A Leadership Development Formula that Works!
Learn > Do > Assess
This is for anyone who manages people. Whether a VP, manager of managers, or a frontline supervisor, I want you to achieve the extraordinary.
I was just okay at practicing leadership
For sixteen years, I worked in corporate America. I started as an individual contributor developing training for auditors. As my career progressed, I managed project teams and soon founded and led a new training department. At company number four, I managed managers as well as a small documentation team. Throughout those years, I did okay, but I wouldn’t consider myself great at leading.
It wasn’t until I started studying leadership before I improved my leadership practices substantially.
I want to save you some time by offering a path for developing leadership practices. If you want to manage high-performing teams and work in a healthy culture, you need to be deliberate in how you lead.
Don’t do what I did: Learn-as-you-go ultimately hurts team productivity and growth
For most of my corporate career, I had little interest in learning leadership. I thought leading was something you figured out through experience, but I was wrong.
While I was pretty good at managing teams, I had my low points. During one staff meeting, one of my reports proclaimed, “You’re a bad manager!” Although that hurt, I took that as a wake-up call.
At another organization, I fired an employee because of her poor performance. Just before getting in her car, she expressed that she felt like she let me down. From my viewpoint, I let her down and didn’t do enough to set her up for success.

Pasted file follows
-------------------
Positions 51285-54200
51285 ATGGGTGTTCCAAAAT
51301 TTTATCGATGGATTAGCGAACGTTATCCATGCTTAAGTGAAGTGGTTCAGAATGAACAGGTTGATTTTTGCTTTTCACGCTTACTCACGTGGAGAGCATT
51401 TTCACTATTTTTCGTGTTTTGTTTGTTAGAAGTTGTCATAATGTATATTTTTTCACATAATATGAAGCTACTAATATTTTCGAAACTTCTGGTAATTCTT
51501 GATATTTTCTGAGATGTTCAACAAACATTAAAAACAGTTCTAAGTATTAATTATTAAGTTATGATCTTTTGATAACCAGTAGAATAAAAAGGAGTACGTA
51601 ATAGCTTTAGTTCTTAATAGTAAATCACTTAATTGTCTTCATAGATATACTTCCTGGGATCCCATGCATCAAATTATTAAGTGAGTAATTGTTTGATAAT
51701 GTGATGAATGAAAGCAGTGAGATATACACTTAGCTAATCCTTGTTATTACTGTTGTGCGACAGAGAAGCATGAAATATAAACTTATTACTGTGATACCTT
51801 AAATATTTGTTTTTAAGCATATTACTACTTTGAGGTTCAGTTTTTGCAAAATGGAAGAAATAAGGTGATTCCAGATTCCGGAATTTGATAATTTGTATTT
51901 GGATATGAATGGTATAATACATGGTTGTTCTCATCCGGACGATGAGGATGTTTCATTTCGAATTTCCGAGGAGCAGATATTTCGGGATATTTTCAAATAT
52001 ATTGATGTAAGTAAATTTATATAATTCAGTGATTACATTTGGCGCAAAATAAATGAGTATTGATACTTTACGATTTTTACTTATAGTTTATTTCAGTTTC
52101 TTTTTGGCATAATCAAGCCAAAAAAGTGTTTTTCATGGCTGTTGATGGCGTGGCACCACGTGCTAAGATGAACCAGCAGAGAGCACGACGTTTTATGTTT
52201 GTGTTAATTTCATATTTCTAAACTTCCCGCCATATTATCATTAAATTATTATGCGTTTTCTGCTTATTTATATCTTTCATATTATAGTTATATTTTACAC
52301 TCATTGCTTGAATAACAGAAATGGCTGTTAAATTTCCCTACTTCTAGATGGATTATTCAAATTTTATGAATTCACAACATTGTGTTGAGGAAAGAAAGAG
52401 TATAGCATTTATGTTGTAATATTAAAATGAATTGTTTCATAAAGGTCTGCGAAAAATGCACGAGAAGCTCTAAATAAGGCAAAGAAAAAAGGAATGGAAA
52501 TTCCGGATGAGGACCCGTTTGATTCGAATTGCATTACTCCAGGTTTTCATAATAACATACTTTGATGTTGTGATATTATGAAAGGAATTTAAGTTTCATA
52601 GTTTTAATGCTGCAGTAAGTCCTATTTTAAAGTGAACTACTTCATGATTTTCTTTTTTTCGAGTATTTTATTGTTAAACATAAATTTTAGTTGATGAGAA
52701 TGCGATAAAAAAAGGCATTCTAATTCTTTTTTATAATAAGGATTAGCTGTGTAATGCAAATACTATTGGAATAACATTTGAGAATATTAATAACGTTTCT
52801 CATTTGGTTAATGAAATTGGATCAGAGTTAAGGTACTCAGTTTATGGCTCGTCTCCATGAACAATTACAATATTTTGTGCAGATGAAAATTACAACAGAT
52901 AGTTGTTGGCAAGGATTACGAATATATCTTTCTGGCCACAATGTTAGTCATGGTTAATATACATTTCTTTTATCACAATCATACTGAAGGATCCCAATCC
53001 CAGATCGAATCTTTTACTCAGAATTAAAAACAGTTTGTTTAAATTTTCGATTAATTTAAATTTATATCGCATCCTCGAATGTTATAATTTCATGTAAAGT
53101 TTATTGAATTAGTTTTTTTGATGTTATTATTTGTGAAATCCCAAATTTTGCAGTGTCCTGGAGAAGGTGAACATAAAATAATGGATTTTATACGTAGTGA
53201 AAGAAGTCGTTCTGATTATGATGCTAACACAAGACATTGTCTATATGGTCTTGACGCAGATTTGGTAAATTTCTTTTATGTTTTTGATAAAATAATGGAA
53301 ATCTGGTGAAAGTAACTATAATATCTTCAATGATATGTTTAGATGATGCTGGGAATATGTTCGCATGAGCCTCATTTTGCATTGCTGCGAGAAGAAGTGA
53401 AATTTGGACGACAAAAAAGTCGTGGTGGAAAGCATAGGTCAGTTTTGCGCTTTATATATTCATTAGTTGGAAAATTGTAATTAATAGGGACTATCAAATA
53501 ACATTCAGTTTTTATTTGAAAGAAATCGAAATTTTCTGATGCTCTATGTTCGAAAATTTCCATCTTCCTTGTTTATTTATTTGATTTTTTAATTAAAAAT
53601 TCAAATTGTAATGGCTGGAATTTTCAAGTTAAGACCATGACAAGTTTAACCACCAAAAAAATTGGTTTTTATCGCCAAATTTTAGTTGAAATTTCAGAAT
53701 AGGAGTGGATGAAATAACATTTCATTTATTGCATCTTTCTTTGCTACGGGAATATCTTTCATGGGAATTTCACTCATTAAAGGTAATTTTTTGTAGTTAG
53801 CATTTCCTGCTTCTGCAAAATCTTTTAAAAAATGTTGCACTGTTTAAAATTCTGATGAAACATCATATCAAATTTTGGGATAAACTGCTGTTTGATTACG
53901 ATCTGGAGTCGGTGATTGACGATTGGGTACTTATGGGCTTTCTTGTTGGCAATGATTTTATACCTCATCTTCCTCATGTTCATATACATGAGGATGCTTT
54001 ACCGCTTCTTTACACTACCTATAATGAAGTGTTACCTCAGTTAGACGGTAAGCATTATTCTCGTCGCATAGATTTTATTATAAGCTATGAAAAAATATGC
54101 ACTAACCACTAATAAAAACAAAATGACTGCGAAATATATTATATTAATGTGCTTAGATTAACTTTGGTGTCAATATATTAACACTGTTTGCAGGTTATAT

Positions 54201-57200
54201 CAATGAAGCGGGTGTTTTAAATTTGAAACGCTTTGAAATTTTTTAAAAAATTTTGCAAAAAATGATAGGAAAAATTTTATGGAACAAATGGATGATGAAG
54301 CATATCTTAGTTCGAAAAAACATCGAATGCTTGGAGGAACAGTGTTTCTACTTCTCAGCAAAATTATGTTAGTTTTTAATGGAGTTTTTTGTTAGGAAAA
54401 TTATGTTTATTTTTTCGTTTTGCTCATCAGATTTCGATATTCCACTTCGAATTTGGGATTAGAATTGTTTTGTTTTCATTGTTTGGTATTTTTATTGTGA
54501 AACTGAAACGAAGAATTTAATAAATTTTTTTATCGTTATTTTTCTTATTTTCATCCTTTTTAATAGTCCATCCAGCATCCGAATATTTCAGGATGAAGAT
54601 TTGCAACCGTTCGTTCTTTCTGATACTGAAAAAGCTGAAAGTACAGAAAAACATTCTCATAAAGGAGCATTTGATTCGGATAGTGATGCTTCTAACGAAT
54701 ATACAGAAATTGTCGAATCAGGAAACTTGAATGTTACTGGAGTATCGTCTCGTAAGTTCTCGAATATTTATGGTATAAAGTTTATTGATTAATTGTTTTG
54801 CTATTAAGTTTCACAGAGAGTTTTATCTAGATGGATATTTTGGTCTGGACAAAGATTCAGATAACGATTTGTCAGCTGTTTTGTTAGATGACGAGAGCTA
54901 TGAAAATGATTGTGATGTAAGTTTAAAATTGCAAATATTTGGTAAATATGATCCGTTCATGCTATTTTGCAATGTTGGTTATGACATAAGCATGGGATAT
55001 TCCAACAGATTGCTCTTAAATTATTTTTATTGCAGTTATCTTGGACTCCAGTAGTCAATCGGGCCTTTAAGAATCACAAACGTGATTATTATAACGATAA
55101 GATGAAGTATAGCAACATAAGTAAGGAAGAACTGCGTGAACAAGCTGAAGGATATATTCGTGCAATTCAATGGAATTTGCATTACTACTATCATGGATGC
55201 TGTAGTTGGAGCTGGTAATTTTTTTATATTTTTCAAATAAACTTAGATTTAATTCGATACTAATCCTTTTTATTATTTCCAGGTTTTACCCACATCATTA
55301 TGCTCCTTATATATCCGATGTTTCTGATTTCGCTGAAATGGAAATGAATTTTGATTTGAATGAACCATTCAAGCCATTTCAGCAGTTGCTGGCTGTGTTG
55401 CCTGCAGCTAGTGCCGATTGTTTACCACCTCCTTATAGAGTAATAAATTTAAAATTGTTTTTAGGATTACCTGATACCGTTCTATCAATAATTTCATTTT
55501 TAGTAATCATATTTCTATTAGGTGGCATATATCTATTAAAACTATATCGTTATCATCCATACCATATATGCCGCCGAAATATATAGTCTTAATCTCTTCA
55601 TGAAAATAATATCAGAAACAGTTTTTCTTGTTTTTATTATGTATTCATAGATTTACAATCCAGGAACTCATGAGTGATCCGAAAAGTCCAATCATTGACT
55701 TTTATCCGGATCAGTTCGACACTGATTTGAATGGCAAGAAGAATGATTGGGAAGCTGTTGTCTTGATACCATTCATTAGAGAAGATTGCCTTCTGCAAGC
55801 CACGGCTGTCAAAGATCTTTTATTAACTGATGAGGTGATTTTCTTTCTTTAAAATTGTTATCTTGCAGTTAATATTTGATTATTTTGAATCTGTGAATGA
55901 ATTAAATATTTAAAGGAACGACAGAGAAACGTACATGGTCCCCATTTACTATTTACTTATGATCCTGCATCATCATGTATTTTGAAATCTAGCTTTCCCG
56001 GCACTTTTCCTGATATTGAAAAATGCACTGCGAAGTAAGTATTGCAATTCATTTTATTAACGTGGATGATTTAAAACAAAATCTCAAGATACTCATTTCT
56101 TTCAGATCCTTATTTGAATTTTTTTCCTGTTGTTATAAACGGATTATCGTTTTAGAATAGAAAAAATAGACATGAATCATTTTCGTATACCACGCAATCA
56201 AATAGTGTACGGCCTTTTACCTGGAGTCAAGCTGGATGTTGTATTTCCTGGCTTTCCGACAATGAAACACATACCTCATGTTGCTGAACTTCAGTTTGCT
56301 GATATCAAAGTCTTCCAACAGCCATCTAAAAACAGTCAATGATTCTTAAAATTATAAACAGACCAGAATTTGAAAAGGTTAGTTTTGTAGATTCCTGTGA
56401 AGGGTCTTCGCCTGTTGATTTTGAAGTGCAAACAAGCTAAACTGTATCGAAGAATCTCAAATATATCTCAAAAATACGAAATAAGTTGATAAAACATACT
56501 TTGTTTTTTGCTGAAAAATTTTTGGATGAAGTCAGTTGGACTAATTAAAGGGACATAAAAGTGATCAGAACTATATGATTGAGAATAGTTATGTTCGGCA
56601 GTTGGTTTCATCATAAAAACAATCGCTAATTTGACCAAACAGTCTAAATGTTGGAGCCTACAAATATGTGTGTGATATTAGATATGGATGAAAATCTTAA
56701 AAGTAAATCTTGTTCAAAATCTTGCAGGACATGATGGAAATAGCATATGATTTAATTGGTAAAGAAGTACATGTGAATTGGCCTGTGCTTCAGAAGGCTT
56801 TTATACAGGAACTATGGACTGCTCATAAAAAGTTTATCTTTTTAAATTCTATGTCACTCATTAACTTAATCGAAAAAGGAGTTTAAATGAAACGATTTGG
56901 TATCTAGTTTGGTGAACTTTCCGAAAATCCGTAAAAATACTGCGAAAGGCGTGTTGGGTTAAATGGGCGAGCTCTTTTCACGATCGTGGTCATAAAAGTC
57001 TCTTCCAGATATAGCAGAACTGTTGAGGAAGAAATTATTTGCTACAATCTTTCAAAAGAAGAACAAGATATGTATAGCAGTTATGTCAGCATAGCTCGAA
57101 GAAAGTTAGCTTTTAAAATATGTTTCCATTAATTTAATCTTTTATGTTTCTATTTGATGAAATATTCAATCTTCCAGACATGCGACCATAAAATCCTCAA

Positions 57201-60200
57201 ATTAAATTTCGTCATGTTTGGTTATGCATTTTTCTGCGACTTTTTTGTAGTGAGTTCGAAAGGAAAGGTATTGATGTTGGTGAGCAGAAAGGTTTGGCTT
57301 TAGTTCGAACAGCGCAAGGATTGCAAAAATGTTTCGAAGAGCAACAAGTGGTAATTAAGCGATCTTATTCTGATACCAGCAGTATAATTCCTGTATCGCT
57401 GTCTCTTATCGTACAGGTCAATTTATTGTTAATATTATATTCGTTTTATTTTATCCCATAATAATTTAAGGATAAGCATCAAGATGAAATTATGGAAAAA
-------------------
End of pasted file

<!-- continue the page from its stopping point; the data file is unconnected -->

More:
While those were low points, I did some good as well. At another company, a VP hired me to fire two “troublesome” employees. I discovered quickly that the employees weren’t the problem: the system was, and I convinced the VP that they could become strong contributors when given the opportunity with productive work. Both employees continue to work for the same company. One has had two promotions, and the other is highly regarded as an exemplar employee.
Here’s the point: For most of those years, I ignored leadership. If I was less focused on building my technical skills and more focused on developing my leadership qualities and capabilities, I could have served my teams better. My trial-and-error, learn-as-you-go approach to leadership hurt team productivity and happiness because I was only a pretty good manager rather than an extraordinary one.
Three steps to developing how you lead
If you want to lead more effectively, I have a roadmap that can help!
Step one: learn leadership practices
You can learn a great deal by watching leadership videos, listening to podcasts, or reading blogs and books. Learning leadership informs you what you should do differently, what you should keep doing but maybe improve with some fine-tuning, and what you must stop doing immediately.
Learning is your baseline: You cannot improve without knowing what you need to change.